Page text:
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Signals and Systems I

by: Antonina Wuckert

Signals and Systems I ECE 220

Antonina Wuckert
GPA 3.94

Kathleen Wage

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Kathleen Wage
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This 7 page Class Notes was uploaded by Antonina Wuckert on Monday September 28, 2015. The Class Notes belongs to ECE 220 at George Mason University taught by Kathleen Wage in Fall. Since its upload, it has received 57 views. For similar materials see /class/215020/ece-220-george-mason-university in ELECTRICAL AND COMPUTER ENGINEERING at George Mason University.

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Date Created: 09/28/15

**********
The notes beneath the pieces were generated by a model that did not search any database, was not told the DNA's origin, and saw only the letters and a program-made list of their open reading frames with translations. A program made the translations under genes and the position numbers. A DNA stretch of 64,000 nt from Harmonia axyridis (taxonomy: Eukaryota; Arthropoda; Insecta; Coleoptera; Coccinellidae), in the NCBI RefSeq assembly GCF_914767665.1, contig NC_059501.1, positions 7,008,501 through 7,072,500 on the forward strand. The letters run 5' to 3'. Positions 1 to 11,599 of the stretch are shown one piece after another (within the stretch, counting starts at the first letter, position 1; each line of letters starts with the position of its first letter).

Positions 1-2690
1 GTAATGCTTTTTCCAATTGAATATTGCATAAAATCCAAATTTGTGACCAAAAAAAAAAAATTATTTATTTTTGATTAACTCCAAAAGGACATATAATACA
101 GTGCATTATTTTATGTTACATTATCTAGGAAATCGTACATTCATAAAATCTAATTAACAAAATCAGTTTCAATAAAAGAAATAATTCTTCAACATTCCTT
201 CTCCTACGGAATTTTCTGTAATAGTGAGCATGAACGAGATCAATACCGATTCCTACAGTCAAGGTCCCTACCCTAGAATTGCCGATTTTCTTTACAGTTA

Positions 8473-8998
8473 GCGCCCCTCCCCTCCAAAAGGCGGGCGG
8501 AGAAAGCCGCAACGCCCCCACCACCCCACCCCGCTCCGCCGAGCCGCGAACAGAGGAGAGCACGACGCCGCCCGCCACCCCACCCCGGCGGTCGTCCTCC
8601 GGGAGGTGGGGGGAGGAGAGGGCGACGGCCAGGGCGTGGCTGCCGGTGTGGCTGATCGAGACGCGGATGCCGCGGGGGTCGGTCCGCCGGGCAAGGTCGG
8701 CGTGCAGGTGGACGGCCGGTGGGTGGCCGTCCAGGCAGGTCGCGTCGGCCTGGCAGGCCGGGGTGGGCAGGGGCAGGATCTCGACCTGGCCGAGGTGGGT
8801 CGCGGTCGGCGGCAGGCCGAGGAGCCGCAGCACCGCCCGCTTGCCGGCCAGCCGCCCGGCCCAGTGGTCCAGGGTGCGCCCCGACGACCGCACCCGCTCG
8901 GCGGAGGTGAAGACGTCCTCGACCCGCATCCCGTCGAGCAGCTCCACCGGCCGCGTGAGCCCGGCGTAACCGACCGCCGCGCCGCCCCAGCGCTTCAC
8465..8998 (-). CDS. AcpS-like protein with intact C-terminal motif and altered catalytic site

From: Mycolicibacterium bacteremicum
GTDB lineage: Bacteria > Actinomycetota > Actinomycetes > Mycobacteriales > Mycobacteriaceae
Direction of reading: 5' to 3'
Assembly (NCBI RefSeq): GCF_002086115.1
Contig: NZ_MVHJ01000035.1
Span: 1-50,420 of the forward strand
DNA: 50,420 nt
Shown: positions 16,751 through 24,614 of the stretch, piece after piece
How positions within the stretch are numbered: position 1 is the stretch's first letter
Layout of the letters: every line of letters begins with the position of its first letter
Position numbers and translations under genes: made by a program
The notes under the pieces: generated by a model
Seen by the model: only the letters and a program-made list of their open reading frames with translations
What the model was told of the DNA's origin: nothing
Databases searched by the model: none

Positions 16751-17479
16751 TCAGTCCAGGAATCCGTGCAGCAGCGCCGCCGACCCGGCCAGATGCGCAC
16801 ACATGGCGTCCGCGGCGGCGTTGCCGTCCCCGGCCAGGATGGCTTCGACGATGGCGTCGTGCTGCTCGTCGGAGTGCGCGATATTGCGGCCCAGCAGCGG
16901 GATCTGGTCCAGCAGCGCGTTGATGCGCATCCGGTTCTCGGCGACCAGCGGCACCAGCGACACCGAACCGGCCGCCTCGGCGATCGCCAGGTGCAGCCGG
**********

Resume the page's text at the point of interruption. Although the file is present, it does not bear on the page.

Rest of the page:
ECE 220 Problem 21 Old exam questions Consider the continuous time LTI system that has the impulse response ht shown in Figure 211 and the frequency response H jw shown in Figure 212 e 5 4 l EiD Q LQZQZ hm 2X nt3 3 2 ht Figure 211 Impulse response ht of the CT LTI system in Problem 3 IHG 12 2Hjm 3m 107c 1 7 Figure 212 Frequency response magnitude and phase plots of the CT LTI system in Problem 3 In parts a d below you are given 4 signals that are inputs to the LTI system de ned above Determine and sketch the output of the system corresponding to each input Make sure to label your sketches a Input to system wat 6 Determine the output yat Provide a sketch of yat and justi cation of your answer b Input to system wbt cos27rt Determine the output ybt Provide a sketch of ybt and justi cation of your answer c Input to system wct pt cos1007rt where pt and its Fourier transform Pjw are shown in Figure 213 Determine the output yea Provide a sketch of yct and justi cation of your answer d Input to system wdt shown in Figure 214 Determine the output ydt Provide a sketch of ydt and justi cation of your answer Comparing Student Understanding of Signals and Systems Using a Concept Inventory a Traditional Exam and Interviews John R Buck Kathleen E Wage Margret A Hjalmarson and Jill K Nelson October 2007 Proceedings of the 37th ASEEIEEE Frontiers in Education Conference pp SlGlSIG6 2007 IEEE Personal use of this material is permitted However permission to reprintrepublish this material for advertising or promotional purposes or for creating new collective works for resale or redistribution to servers or lists or to reuse any copyrighted component of this work in other works must be obtained from the IEEE Session SlG Comparing Student Understanding of Signals and Systems Using a Concept Inventory a Traditional Exam and Interviews John R Buckl Kathleen E Wagez Margret A Hjalmarson3 and Jill K Nelson4 Abstract Concept inventories play a growing role in assessing student understanding in engineering curricula A common application of concept inventories is a prepost test assessment in a course For this reason it is important to confirm the validity of any new concept inventory ie to verify that the inventory measures what it is designed to assess The Signals and Systems Concept Inventory SSCI is a 25questi0n multiplechoice exam assessing core concepts in undergraduate signals and systems courses This paper presents two analyses supporting the validity of the SSCI The first analysis compares the responses of 40 students to final exam questions with their responses to related SSCI questions This analysis finds statisticallysignificant correlations between the SSCI and the final exam for questions on convolution and Fourier transform properties The second analysis examines the interview responses of 18 students to SSCI questions on frequencyselective ltering and convolution The interviews suggest students have a strong understanding of high and low frequency have some understanding of the relationship between time and frequency domains but struggle to interpret frequency responses The interviews also suggest that many students retain some conceptual understanding of convolution after their memory of the convolution integral has faded Index Terms 7 Assessment concept inventory interview signals and systems validity INTRODUCTION Students who can organize facts and ideas within a conceptual framework learn new information quickly and are more likely to recognize appropriate applications of these ideas in novel situations I Consequently many instructors make conceptual understanding one of the desired outcomes in undergraduate courses even though they are often unsure how to assess this outcome New accreditation criteria 2 and the increasingly international nature of engineering education is increasing the demand for outcome assessments that are portable across campus and national boundaries The Signals and Systems Concept Inventory SSCI is a 25 question multiplechoice test designed to evaluate students understanding of fundamental concepts in signals and systems Popularized by Hestenes et at developers of the Force Concept Inventory for physics 3 concept inventories provide an objective instrument for quantifying students conceptual grasp of particular topics Development of the SSCI began in late 2000 with support from the National Science Foundation N SFfunded Foundation Coalition and continues with ongoing funding under NSF s Assessment of Student Achievement program The SSCI has both continuoustime CT and discretetime CDT versions representing the two common courses in an undergraduate signals and systems 5amp5 sequence Each SSCI question includes four possible answers the correct answer plus three distractors that re ect common student misconceptions Over 1400 students have taken the SSCI and the resulting data has been used to analyze the effects of active and collaborative learning 4 projectbased courses 56 graphical vs textual programming interfaces for signal processing 7 and the impact of prerequisite courses on SampS conceptual understanding 8 A significant component of this paper is an extension of our analysis presented in 9 of student interviews based on the SSCI Relatively little other research has been published on SampS conceptual understanding Nasr et al 101 I conducted an extensive sequence of interviews probing student misconceptions in SampS This research was conducted in the context of an aeronautical engineering course rather than the electrical engineering curriculum and predominantly focused on electronic circuit implementations of CT linear time invariant systems In spite of the different emphasis between these disciplines this unrelated research identified similar misconceptions to those found in previous SSCI analyses 8 The following section describes an analysis correlating students performance on openended SampS exam problems with their performance on related CTSSCI questions Subsequent sections describe our protocol for student interviews based on a subset of CTSSCI questions and the results of analyzing those interviews The final section summarizes the evidence from these two related studies 1 John R Buck ECE Dept amp SMAST University of Massachusetts Dartmouth N Dartmouth MA johnbuckieeeorg 2 Kathleen E Wage ECE Dept George Mason University Fairfax VA kewageieeeorg 3 Margret A Hjalmarson College of Education and Human Development Fairfax VA mhjalmargmuedu 4 Jill K Nelson ECE Dept George Mason University Fairfax VA jnelsongmuedu 1424410843072500 2007 IEEE October 10 13 2007 Milwaukee WI 373911 ASEEIEEE Frontiers in Education Conference supporting the content and construct validity of the SSCI SSCI vs TRADITIONAL EXAM QUESTIONS How does the level of students conceptual understanding affect their ability to work problems Do students who perform well on concept inventory questions perform similarly on more traditional measures of student learning such as openended analytical questions These issues must be addressed in the process of establishing the content validity of the SSCI As a part of the SSCI validation study this section compares students performance on the conceptual questions with their performance on the openended analytical problems that made up part of a final exam in an SampS course George Mason University GM U Study At GMU Signals and Systems I ECE 220 is the first SampS course that students take This course focuses exclusively on CT linear systems and is often taken concurrently with courses in both circuits and differential equations ECE 220 follows an introductory course on signal analysis that provides students with basic knowledge about sinusoids complex exponentials and simple filtering methods in addition to teaching them Matlab programming skills Students take Signals and Systems 1 during the second semester of their sophomore year or first semester of their junior year The workload for ECE 220 consists of two class meetings one recitation session and one laboratory session per week In fall 2006 one of the authors KEW taught the course using active and collaborative learning methods 4 Class time was divided between short lecture segments on key concepts and inclass group exercises Students were expected to do the assigned reading prior to coming to class so that they would be adequately prepared to participate in the interactive problemsolving sessions Each class meeting began with a quiz on the assigned reading The textbook for the course was Linear Systems and Signals by Lathi 13 For more information on how ECE 220 was taught refer to the course webpage httpecegmuedukwageece220fall06 Fortyfour students took ECE 220 in fall 2006 The CT SSCI was a required component of the course but students had a choice of whether to participate in the research study Of the 44 students enrolled 40 signed informed consent forms agreeing to have their exams and other data analyzed The SSCI was administered as a pretest during the initial laboratory session Students had up to one hour to complete the pretest The SSCI was also administered as the first part of the final exam and was worth 25 of this exam The other 75 of the final exam grade was based on students answers to five traditional openended exam problems Students were given both parts of the final at the beginning of the exam period They were required to complete the multiplechoice SSCI questions within the first hour and then had the remainder of the 2 hour and 45 minute exam period to complete the openended problems While students worked on the SSCI they were not permitted to use calculators 1424410843072500 2007 IEEE Session SIG books or notes Once they turned in the SSCI they could use three 85 xl 1 sheets of notes but calculators and books were still not permitted Results of the GM U Study In fall 2006 the CTSSCI posttest average was 67 for the 40 students participating in the study 33 of these 40 students also took the SSCI pretest and their pretest average was 39 The average gain for the course as defined by Hake 14 is ltggt046 By Hake s definition this is a medium gain consistent with the gain achieved in other courses using interactive learning methods Figure 1 shows a scatter plot of scores on the SSCI versus scores on the openended problems for the 40 students taking ECE 220 in fall 2006 As the figure indicates the SSCI scores are significantly correlated plt0001 with scores on the remainder of the final exam For this population students who have greater conceptual understanding as measured by the SSCI perform better on openended analytical questions Correlation064 Significance0000 A25 i 3 L020 0 00 0 z I N o o o o 0 H615 o ooo o r 0 gm o r 6 57 7 D D O l l l l 0 10 20 30 4O 50 60 70 Final exam out of 75 pts FIGURE 1 COMPARISON OF SCORES ON THE CTSSCI WITH SCORES ON FINAL EXAM PROBLEMS FOR 40 STUDENTS WHO TOOK ECE 220 IN FALL 2006 Individual parts of two final exam problems are closely related to two SSCI questions Problem lc on convolution and Problem 3b on Bode plots relate to CTSSCI questions 8 and 22 respectively Two of the authors KEW and JKN reviewed the final exams independently and coded students responses to 1c and 3b using a 4level scheme 3correct 2minor errors lmajor errors 0completely wrong The independent coding differed for only 6 of 40 students These six cases were discussed and a consensus on the coding was reached Problem 1c Plc on the final exam asked students to compute the output of a linear time invariant LTI system with an impulse response equal to a square pulse when the input consists of the sum of two nonoverlapping rectangular pulses The correct answer is the convolution of the impulse response and the input which for this problem results in a triangular pulse followed by a trapezoidal pulse The related CTSSCI question Q8 asks students for the output of an LTI system when the impulse response is a square pulse and the input consists of a single rectangular pulse The answer to this question is a trapezoidal pulse Since the startingending points of the pulses in Plc and Q8 are not the same the October 10 13 2007 Milwaukee WI 37th ASEEIEEE Frontiers in Education Conference SIG2 trapezoidal pulses in the correct answers are not identical The distractors for Q8 probe whether students multiply instead of convolve add instead of convolve or convolve to obtain the right shape but make a mistake in determining the extent of the output Table 1 compares student responses to Plc and SSCI Q8 As the table shows all students who were able to correctly convolve the signals for the openended problem also chose the correct answer to the related SSCI question The majority of students who made minor errors in the analytical convolution were also able to choose the correct answer for the multiplechoice question Some students with major errors or completely wrong answers to the analytical convolution were still able to answer Q8 correctly but others chose the answer with the right shape but wrong extent It is notable that the only student who selected the SSCI distractor indicating he would add the input and impulse response to obtain the output of an LTl system was also completely unable to do the analytical convolution problem Assuming that students who made minor errors had a correct understanding of convolution whereas those who made major errors did not it is possible to reduce Table 1 to the 2x2 contingency table shown in Table 11 Applying Fisher s exact test 15 to this table indicates a statistically significant plt0004 positive correlation between students performance on Plc and CT SSCI Q8 TABLE I TABLE 11 sscr Q8 Problem 3b P3b on the ECE 220 final exam gave students a system function and asked them to sketch the frequency response magnitude of the system using a standard Bode plot The system had two poles and one zero and a DC offset Sketching the Bode plot should be straightforward for students assuming they understand how poles and zeros affect the magnitude response of a system P3b is closely related to SSCI Q22 which gives students the Bode magnitude plot for a system with frequency response H 03950 and asks them to identify the magnitude plot for a new system obtained by cascading H 0a with another system which has a pole located at 100 Q22 assesses whether students understand what adding a pole does to the magnitude response plot The distractors for this question probe whether students confuse poles and zeros cannot distinguish between a pole at 10 and a pole at 100 and whether they think a pole causes an additional 1424410843072500 2007 IEEE Session SIG DC offset Table 111 summarizes the comparison between students responses to the openended Bode plot question and the SSCI Bode plot question The majority of students who prepared the correct plot for their answer to P3b also chose the correct answer for CTSSCI Q22 Many students with minor and major errors in their answers to P3b were also able to select the correct answer to Q22 Overall the correlation between the SSCI question and the analytical problem is not as clear as it was for the convolution question Analysis via Fisher s exact test does not reveal a statistically significant correlation between P3b and Q22 TABLE III sscr Q22 Another problem on the ECE 220 final exam is closely related to a set of SSCI questions Final Exam Problem 4 P4 focuses on the Fourier transform and Fourier transform properties Rather than relating to a single SSCI question this problem relates to six SSCI questions that probe students understanding of various aspects of the Fourier transform These six questions 911 15 16 21 make up a Fourier transform subtest of the CTSSCI 8 The first part of P4 tested students ability to execute the mechanics of a routine inverse Fourier transform with a familiar transform pair rectangle to sinc function The second part of P4 required students to synthesize several Fourier transform properties to obtain the correct answer Figure 2 shows scatter plots of students scores on the CTSSCI Fourier subtest with their scores on P4a and P4b The maximum possible score on P4a was 7 points while that on P4b was 8 points As the plots indicate the Fourier subtest score is statistically significantly correlated with the responses to P4b but not with P4a This is consistent with P4a testing the students ability to execute a procedure amenable to rote memorization and thus not necessarily related to conceptual understanding P4b on the other hand requires conceptual insight in order to deconstruct a complex problem into its constituent subproblems and thus it is reasonable that performance on this problem correlates significantly with the conceptual subtest on Fourier transform properties October 10 13 2007 Milwaukee WI 373911 ASEEIEEE Frontiers in Education Conference Corr012 Sig0448 Corr062 Sig0000 e e 86 o oo 86 o 000 2 o o o oo 2 o o o o 00 40 000000 4ooooooooo o oo o g o o o o 22 o o oo 22 o o o 9 9 E E LEO LEO 2 4 6 8 O 2 4 6 Final Problem 43 Final Problem 4b FIGURE2 COMPARISON OF SCORES ON THE SSCI FOURIER SUBTEST WITH SCORES ON FINAL EXAM PROBLEM 4 THESE SCATTER PLOTS CONTAIN THE RESULTS FOR 40 STUDENTS SOME POINTS OVERLAP THE FOURIER SUBTEST CONSISTED OF 6 QUESTIONS MAX SCORE6 AND THE TOTAL POINTS POSSIBLE FOR PROBLEMS 4A AND 4B WERE 7 AND 8 POINTS RESPECTIVELY The analysis of the ECE 220 nal exam data with the linked CTSSCI data provides evidence supporting the content validity of the convolution and Fourier transform problems of the CTSSCI There is a statisticallysignificant correlation linking the performance on these concept inventory questions to traditional openended exam problems assessing the same topics At the same time this data suggests we may need to revisit CTSSCI Q22 if performance on this problem remains uncorrelated with related exam problems Our investigation of these correlations is ongoing and we plan to analyze additional data from the Spring 2007 offering of ECE 220 at GMU INTERVIEW DESIGN Students choices on multiplechoice concept inventories provide some information about their understanding and suggest possible confusions when they choose distractors Interviewing the students provides a more complete picture of their thought processes and may reveal lurking confusions even when they choose the correct answer These interviews are an important component of verifying both the content and construct validity of a concept inventory instrument Students responses provide insight about whether the questions are clear and whether they assess the intended concepts Interview Protocol The interviews focused on six conceptual questions about SampS including five questions taken from the CTSSCI The remaining question was written specifically for the interviews The interviews were semistructured in that the students were asked multiplechoice questions but the interviewer could probe students further based on their answers Students were provided with a paper copy of the questions and then asked to explain their reasoning aloud as they arrived at their answer to each question The interview sessions were recorded with a digital voice recorder After completing the conceptual questions students were asked some general questions about SampS and the SSCI instrument including the following 0 Do you feel you have a good grasp of the material covered in your signals and systems class 1424410843072500 2007 IEEE Session SIG 0 Did this exam cover the material in the course Were there topics on the exam that were not included in your course Or vice versa 0 Did you have enough time to complete the exam 0 Were the questions hard to read or easy to read At the conclusion of the interview students had the opportunity to ask questions about the exam or the research study Conceptual Questions Five of the six interview questions focused on concepts related to frequencyselective filtering which is one of the most important topics covered in SampS courses To master filtering students must also understand sinusoidal signals frequency responses and the relationship between the time and frequency domains The sixth interview question focused on convolution which is another fundamental topic covered in SampS courses The list below summarizes the conceptual questions used for the interview Reference 8 provides a complete description of the SSCI questions and discusses the development process for the SSCI 0 CTSSCI Question 1 Q1 This question probes whether students understand the meaning of frequency The students must choose which of four graphs of sinusoids has the highest frequency 0 CTSSCI Question 6 Q6 This question involves filtering a single frequency cosine with a lowpass filter The students must use graphs of the magnitude and phase responses of the filter to determine the output signal 0 CTSSCI Question 7 Q7 This question investigates students understanding of timefrequency relationships The students are shown a windowed sinusoid and its associated Fourier transform They are then shown a sinusoid at a higher frequency and asked to chose the correct plot for the Fourier transform of the second signal 0 CTSSCI Question 8 Q8 This question was described in the second section of the paper 0 CTSSCI Question 25 Q25 This question requires students to synthesize the concepts probed in Questions 1 6 and 25 They are given an input signal with two sequential windowed sinusoidal pulses at different frequencies and the Fourier transform of the input signal The students are also given the frequency response of a lowpass filter and must choose which time signal represents the output of the filter for the input given 0 Additional Question Qadd In addition to the CT SSCI questions listed above the interviews included a new question This question probes students understanding of the relationship between time and frequency domains in a manner similar to CTSSCI Question 7 but instead of using windowed sinusoids it uses two random signals These signals are obtained by filtering white noise with two lowpass filters with different bandwidths For most students this is a novel application of the concept and intuition developed in Question 7 See 9 for the exact text of this question October 10 13 2007 Milwaukee WI 37th ASEEIEEE Frontiers in Education Conference SIG4 Interview Pool We interviewed 18 5855 students from Ullass Dartmouth as a part of this study The first group of interviews took place in Feb 2006 and the second group in Feb 2007 All of the interviews were conducted by an instructor KEVD from George Mason University At the time of the interviews the students had completed the CT 5855 course and were enrolled in the DT 5855 course taught by one of the authors JRB Each student received 20 compensation for participating in the interviews and signed an informed consent form to authorize the anonymous use of their responses as well as the collection of academic and demographic data Three of the interview participants were female one was an under represented minority and one is registered as a disabled student with dyslexia The interview subjects represented a wide range of grades in CT SampS CD to A overall GPA 19 to 39 and CTSSCI posttest scores 44 to 84 INTERVIEW ANALYSES AND RESULTS Three of the authors JRB KEW MAH coded the transcripts independently and then discussed discrepancies until consensus could be reached on a code for each response in each category Four categories were used to code the transcripts as follows The first category was whether the students final answer was correct or not Table TV shows the number of students in each group who answered each question correctly Note that the convolution question Q8 was only asked in the second group of interviews Though the sample sizes are small the distribution and character of the responses across groups 1 and 2 is similar so the remainder of the discussion describes the interview sample as a whole TABLE IV The second category of coding reasoning indicated the quality of the students reasoning in answering each question Students were classified in one of four categories right partial muddled and wrong Partial reasoning indicated the students solution process was moving in the right direction but there may have been minor errors Muddled indicated that students had difficulty explaining their reasoning and justifying their response Table V summarizes the reasoning scores for the entire sample Note that the results for Q8 1424410843072500 2007 IEEE Session SIG include only answers from the second group of interviews The third category of coding process indicated the process students had used to generate their solution The coding specified whether students used a logical chain of reasoning or process leading to the answer the process of elimination or guessing The category blend indicates that students blended these types of processes to arrive at their answer Table VI summarizes the reasoning for questions 6 7 8 25 and the additional question Question 1 is not included in these results because it could be solved by inspection ie just looking at the graphs The final category was students confidence in their answer For the first group of interviews the coders assigned the confidence level based on how the student stated their answer For the second group the students were explicitly asked to identify whether they were very con ident somewhat confident not confident or guessing about their answer The analysis shows that students were overall either somewhat confident or very confident about their responses to a majority of questions For group 1 responses were coded as either very confident or somewhat confident for 36 out of 45 responses For group 2 students reported they were somewhat or very confident on 42 of the responses Part of our goal with the interviews was to establish the validity of the SSCI questions as capturing students conceptual understanding or the lack thereof The interviews have helped confirm that students do have conceptual understanding in some areas and lack the ability to articulate their reasoning in other areas In addition for the questions they were most likely to answer correctly eg Ql regarding the frequency they were also most likely to provide clear explanations As the conceptual complexity increases eg Q25 which requires synthesis of a few ideas the students have greater difficulty obtaining the right answer and provide less clear explanations TABLE V TABLE VI October 10 13 2007 Milwaukee WI 373911 ASEEIEEE Frontiers in Education Conference